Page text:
@Phia In addition to @Luna’s excellent response, it is important to remember that even the Catholic Church did not recognize the apocrypha as Scripture until the time of Luther and they only did so as a reaction against the reformation. Throughout most of Christian history it was agreed that the apocrypha were useful for instruction and historical information, but not inspired Scripture. They were still included in various translations of the Bible, but it was generally accepted they were not inspired.
However, at the time of the Protestant Reformation, Martin Luther and the other Protestant reformers, in an attempt to promote their unique beliefs, had to omit certain books from Holy Scripture; the deuterocanonical books, or the Old Testament Apocrypha. They did this for purely doctrinal reasons. In response, the Roman Catholic Church held an official council at the city of Trent which made certain pronouncements about the canon. They stipulated that the deuterocanonical books, or the Old Testament Apocrypha, were indeed part of the canon of Scripture. Anathemas, or divine curses, were directed at those who rejected their pronouncements.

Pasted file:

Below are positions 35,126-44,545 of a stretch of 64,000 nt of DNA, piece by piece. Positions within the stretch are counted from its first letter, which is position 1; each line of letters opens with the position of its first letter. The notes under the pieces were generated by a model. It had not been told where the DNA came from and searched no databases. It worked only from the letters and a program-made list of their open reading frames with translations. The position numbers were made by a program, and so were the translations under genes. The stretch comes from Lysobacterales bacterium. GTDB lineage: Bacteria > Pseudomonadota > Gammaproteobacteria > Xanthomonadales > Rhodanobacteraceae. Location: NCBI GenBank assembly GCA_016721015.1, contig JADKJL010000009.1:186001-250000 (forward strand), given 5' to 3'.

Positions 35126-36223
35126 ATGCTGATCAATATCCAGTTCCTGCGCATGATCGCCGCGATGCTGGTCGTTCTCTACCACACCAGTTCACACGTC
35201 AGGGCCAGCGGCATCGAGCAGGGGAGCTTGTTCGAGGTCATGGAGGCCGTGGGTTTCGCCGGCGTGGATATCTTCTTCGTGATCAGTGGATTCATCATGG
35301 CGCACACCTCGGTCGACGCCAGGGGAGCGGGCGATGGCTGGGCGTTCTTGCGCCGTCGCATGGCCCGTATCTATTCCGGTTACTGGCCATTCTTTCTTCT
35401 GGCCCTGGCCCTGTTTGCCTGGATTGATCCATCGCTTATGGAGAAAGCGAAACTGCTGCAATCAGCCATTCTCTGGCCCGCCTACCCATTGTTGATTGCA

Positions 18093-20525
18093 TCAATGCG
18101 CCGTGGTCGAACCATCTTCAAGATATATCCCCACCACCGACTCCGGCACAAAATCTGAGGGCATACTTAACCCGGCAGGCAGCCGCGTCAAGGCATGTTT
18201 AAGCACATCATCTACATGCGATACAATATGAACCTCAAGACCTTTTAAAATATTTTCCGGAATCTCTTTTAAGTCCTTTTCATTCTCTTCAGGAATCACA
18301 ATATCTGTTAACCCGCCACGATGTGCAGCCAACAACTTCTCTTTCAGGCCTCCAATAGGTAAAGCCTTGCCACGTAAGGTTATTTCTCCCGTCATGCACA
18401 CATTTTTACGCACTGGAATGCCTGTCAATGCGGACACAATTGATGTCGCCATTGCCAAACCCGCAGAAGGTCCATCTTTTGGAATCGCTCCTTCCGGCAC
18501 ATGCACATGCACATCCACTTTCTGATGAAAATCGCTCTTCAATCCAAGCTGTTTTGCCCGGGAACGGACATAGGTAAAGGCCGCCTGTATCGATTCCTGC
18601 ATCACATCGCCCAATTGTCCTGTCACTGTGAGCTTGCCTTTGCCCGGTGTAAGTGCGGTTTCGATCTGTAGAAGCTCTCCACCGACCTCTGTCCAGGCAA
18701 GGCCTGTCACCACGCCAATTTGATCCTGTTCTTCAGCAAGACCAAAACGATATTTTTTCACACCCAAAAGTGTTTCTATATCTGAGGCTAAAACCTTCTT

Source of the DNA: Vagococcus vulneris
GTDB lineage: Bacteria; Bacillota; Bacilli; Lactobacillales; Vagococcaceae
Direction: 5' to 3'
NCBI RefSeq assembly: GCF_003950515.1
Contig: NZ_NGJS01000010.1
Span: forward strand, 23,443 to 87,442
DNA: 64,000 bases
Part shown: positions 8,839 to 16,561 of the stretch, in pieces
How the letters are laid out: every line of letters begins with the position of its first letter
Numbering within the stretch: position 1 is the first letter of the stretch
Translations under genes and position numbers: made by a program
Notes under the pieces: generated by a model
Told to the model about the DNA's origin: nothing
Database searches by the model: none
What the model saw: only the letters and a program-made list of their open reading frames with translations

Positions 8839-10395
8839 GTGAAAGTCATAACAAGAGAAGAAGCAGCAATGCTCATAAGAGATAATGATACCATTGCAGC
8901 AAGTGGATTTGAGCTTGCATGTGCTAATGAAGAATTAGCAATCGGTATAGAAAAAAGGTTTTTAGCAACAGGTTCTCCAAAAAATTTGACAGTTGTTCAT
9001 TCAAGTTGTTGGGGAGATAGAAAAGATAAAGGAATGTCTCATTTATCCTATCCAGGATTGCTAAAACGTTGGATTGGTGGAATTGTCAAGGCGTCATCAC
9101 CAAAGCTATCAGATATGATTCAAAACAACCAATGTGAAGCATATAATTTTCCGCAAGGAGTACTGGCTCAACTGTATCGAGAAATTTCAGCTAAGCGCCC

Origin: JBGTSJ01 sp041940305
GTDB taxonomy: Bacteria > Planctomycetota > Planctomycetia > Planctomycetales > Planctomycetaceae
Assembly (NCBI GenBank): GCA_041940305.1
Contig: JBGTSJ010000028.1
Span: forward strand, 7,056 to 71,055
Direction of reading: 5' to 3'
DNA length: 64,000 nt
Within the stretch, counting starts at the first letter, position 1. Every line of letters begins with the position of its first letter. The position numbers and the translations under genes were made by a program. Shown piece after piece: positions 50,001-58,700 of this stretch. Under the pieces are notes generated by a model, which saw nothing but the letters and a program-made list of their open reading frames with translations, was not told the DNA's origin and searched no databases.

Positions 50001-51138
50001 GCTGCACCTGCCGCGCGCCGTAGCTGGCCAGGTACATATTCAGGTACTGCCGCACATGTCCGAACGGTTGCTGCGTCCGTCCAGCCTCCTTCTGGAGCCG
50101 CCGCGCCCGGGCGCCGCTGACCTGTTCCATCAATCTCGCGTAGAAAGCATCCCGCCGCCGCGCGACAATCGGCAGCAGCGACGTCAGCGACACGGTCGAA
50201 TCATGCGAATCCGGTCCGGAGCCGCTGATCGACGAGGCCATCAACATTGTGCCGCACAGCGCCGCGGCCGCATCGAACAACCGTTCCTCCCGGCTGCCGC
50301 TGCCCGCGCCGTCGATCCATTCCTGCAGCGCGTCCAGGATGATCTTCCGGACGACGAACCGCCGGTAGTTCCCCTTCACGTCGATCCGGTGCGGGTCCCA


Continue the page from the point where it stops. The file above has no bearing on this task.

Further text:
The canon (official content) of the Old Testament was agreed upon around 70 a.d. by Jewish scholars, producing the list of books we now know by the name of “Old Testament.” The celebrated Christian Bible scholar Jerome (c. 330-420 a.d.), based on his careful study of Hebrew (quite original for Christians at that time who were suspicious of Jews) and rabbinic writings, was in full agreement with the accepted Jewish Hebrew canon.
Since the Apocryphal books weren’t to be found in any Hebrew version of the Old Testament, Jerome determined that he would omit most of these extra books from his famous Latin translation of the Bible, the Vulgate, and what material he did include was clearly marked to show that it was not to be found in the original Hebrew manuscripts. His take on these books, which he labeled the Apocrypha (Greek for “hidden” or “concealed” or, as treated by Christians “withdrawn”) was that he considered them “edifying” (in the sense that you or I might think of Pilgrim’s Progress or In His Steps as edifying), but not to be used for establishing doctrine, since they were not inspired Scripture.
Do not have the source for this—but thought it is a helpful summary. Contained in some of my notes.